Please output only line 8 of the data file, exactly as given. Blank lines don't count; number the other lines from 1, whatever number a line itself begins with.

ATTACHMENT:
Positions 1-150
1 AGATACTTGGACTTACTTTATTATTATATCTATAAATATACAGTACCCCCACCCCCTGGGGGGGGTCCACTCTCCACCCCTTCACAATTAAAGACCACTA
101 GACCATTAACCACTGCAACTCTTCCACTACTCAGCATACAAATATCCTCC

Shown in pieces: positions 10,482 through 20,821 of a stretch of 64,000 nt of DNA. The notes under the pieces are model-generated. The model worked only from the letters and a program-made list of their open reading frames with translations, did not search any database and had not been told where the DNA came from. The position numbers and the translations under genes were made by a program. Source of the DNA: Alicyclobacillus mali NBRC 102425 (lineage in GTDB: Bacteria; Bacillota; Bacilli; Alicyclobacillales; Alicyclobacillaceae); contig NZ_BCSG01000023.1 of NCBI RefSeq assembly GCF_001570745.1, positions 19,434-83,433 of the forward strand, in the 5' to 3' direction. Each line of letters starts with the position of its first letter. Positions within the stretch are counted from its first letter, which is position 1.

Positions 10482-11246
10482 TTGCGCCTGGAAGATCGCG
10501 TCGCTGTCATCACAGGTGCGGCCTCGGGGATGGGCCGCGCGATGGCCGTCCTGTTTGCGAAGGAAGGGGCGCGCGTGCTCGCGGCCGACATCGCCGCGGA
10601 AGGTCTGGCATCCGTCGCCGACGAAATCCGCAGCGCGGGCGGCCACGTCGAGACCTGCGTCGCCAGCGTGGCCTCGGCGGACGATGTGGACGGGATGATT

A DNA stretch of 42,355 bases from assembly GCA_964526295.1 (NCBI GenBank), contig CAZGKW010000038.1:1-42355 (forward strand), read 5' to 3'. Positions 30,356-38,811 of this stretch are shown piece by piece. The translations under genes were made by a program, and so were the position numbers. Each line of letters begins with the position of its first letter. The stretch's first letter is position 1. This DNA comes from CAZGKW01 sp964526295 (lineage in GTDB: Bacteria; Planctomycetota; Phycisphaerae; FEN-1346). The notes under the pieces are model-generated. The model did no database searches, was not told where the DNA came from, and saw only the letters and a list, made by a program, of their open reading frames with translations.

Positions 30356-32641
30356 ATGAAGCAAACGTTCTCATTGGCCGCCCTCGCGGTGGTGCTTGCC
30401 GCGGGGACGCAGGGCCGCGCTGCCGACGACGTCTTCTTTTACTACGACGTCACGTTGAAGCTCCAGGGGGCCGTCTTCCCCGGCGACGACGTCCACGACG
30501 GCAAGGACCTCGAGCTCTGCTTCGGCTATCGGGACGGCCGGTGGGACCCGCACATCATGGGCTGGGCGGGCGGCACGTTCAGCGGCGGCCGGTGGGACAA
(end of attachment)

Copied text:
10601 AGGTCTGGCATCCGTCGCCGACGAAATCCGCAGCGCGGGCGGCCACGTCGAGACCTGCGTCGCCAGCGTGGCCTCGGCGGACGATGTGGACGGGATGATT